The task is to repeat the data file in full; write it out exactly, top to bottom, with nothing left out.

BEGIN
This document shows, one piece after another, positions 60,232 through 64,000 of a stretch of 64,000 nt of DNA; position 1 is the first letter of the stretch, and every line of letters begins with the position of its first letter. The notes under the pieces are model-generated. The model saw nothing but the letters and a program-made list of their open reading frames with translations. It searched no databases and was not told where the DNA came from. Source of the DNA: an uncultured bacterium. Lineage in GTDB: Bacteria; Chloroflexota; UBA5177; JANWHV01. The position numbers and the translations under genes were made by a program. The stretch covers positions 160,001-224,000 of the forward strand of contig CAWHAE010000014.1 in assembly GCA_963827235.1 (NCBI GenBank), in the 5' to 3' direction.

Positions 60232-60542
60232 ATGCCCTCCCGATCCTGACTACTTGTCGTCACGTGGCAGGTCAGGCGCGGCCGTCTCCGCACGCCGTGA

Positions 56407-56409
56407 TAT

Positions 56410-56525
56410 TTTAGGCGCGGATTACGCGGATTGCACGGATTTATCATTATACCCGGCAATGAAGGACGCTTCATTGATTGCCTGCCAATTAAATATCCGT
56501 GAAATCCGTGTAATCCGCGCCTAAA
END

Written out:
This document shows, one piece after another, positions 60,232 through 64,000 of a stretch of 64,000 nt of DNA; position 1 is the first letter of the stretch, and every line of letters begins with the position of its first letter. The notes under the pieces are model-generated. The model saw nothing but the letters and a program-made list of their open reading frames with translations. It searched no databases and was not told where the DNA came from. Source of the DNA: an uncultured bacterium. Lineage in GTDB: Bacteria; Chloroflexota; UBA5177; JANWHV01. The position numbers and the translations under genes were made by a program. The stretch covers positions 160,001-224,000 of the forward strand of contig CAWHAE010000014.1 in assembly GCA_963827235.1 (NCBI GenBank), in the 5' to 3' direction.

Positions 60232-60542
60232 ATGCCCTCCCGATCCTGACTACTTGTCGTCACGTGGCAGGTCAGGCGCGGCCGTCTCCGCACGCCGTGA

Positions 56407-56409
56407 TAT

Positions 56410-56525
56410 TTTAGGCGCGGATTACGCGGATTGCACGGATTTATCATTATACCCGGCAATGAAGGACGCTTCATTGATTGCCTGCCAATTAAATATCCGT
56501 GAAATCCGTGTAATCCGCGCCTAAA